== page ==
We have several great self-help books in the 3L Publishing catalog, and I'm always fortunate in that I get to edit them. Right now I am working on a book titled The Power and Light that is You by Linda Lee, which is a wonderful book that is a guide to self-empowerment. I wish I could tell my story openly and without regret, but I really can't do it for privacy reasons. I don't believe in putting self-limiting beliefs on life. The book teaches us not to limit ourselves -- that we are empowered with our mindset to explore all facets of life.
In 2012 when I left my marriage I did so with the intention to find true love. If there is one thing I firmly believe now is that at age 25 vs. 48 I had no idea what I really wanted or needed from a relationship. In 2011 I had met a person who would become very important to me. After I left my marriage I decided to chase the proverbial rainbow even though many, many issues (BIG issues) arose during the pursuit of my aforementioned true love. And at the end of the day I looked at my rainbow -- a rainbow that had a pot of pain at the end of it, and I began a reflection process.
In exploring self-empowerment and taking personal responsibility for the outcomes in my life, I began to ask new questions. And it was actually my mother who articulated something important. She said, "Michelle, it depends on your expectations in life." What were my expectations about love and family? In my ideal world my man would love, adore, cherish and take care of me. He would commit to me and only me, and we would grow old together. In my other "broken" dream world, that man offered none of those things and even less. When I finally realized that lowering my expectations to sub-zero (really isn't that sub-zero to get nothing that you want) I re-evaluated my dream, my rainbow. Was the dream the "idea" or the "feeling" about the person. Was I so used to getting nothing that I wanted and expecting nothing really living my life out to the fullest?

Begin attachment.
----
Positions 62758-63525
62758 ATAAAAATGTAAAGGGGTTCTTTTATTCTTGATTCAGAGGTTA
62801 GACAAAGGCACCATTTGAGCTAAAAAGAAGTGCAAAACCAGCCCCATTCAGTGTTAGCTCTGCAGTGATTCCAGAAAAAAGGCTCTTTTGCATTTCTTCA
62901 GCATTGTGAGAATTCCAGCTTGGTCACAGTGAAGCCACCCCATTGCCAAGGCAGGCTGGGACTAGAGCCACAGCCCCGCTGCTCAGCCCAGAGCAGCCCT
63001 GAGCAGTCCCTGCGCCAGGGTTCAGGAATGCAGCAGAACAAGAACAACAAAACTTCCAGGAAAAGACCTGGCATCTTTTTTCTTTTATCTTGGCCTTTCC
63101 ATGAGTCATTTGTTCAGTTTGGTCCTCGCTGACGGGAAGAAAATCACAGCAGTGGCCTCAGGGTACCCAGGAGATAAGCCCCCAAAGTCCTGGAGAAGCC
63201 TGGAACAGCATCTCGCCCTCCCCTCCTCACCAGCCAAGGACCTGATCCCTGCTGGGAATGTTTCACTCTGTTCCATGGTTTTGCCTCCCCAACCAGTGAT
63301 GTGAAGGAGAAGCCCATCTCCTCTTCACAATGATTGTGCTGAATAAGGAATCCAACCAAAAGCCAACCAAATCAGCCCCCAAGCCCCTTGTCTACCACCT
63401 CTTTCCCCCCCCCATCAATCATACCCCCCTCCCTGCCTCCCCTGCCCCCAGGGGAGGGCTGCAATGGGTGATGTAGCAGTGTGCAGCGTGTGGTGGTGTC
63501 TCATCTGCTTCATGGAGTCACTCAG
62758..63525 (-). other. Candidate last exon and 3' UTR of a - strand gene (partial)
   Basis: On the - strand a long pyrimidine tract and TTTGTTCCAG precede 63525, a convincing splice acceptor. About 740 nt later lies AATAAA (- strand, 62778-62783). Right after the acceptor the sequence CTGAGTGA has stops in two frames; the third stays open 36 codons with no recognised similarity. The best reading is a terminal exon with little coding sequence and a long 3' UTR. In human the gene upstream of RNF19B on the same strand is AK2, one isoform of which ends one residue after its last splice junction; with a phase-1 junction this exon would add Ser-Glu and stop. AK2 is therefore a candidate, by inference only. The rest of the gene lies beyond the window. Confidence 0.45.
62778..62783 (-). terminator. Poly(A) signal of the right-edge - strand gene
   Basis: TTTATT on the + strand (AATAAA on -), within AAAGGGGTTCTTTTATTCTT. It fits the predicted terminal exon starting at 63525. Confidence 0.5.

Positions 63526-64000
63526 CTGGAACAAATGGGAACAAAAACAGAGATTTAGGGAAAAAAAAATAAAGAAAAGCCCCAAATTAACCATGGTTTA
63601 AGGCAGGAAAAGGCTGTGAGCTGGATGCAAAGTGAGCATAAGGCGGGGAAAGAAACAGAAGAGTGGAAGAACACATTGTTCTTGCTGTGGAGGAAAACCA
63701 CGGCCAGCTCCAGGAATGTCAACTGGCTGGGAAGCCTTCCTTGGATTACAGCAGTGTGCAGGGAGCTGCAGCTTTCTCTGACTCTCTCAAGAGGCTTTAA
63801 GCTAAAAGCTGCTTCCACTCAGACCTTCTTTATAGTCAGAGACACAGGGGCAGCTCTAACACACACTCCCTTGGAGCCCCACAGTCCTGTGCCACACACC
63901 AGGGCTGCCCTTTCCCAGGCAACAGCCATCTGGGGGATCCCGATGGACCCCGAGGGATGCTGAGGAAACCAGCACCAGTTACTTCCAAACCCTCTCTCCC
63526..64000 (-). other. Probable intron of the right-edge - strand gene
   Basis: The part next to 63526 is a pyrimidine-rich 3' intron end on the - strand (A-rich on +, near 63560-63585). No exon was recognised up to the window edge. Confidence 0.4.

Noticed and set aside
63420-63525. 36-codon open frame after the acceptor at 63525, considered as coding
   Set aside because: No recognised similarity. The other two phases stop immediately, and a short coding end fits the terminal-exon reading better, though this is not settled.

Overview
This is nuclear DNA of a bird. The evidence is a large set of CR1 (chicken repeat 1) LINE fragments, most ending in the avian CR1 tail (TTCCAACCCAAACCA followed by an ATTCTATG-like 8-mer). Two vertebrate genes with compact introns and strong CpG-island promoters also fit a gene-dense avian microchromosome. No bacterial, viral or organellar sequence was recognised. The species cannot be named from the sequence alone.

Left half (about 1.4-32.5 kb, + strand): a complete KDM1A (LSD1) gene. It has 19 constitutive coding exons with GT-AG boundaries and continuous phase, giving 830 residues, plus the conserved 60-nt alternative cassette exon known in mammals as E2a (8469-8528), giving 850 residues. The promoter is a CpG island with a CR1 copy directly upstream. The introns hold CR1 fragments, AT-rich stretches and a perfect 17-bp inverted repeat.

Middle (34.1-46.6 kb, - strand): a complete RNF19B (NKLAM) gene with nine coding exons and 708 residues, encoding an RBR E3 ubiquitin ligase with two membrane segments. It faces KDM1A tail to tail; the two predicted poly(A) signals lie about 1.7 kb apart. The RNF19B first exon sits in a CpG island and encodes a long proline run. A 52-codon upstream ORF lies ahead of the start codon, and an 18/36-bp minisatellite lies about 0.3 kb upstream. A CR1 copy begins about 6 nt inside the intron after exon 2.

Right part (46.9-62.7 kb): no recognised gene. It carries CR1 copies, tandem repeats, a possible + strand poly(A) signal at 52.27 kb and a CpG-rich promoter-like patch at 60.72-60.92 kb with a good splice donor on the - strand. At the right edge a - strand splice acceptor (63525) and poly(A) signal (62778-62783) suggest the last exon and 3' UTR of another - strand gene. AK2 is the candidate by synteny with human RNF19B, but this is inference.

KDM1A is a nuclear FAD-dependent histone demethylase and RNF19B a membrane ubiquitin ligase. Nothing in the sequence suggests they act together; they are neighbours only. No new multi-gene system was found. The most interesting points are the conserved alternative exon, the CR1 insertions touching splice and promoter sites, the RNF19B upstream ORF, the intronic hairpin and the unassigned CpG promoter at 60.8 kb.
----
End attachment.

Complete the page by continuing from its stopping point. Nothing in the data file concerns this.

Once upon another time, I had already done that -- lowered my expectations to zero. I used to say, "Expect nothing you will never be disappointed." Isn't that sad? Expect nothing... and nothing is what I got in exchange for that belief.
Well fast-forward to the present ... and here I am reunited with my former fiancé who I had broken off with due to some serious problems and my ongoing desire to chase my rainbow. He had offered everything I wanted and more. I started to look at my mindset. It was time to expand those ideas. It was time to have expectations, high expectations. It was time to believe (and this is important and super hard to feel) that I deserved those things in life -- those wonderful good things. My man offers the world to me. He is willing to sacrifice and compromise to make me happy. Here is the real kicker: he really cares about my feelings. He cares if I'm happy or not. And he went on this journey with me, stayed mostly by my side, and pledged not to leave or abandon when the going got tough.
So at the end of the "lessons-learned" section: I don't tell anyone now to lower his or her expectations. I say raise the bar as high as you can imagine and then attract that to yourself. No one deserves to be loved less-than. Nobody deserves to be treat as a low priority to their mate. We all deserve the very best in life. And we can have it. Raise the bar of your light to shine brightly and radiate goodness into the world. Don't say the words "I deserve it" or "I'm worth it" ... feel the words! Know it's true! You do deserve it ... you are worth it.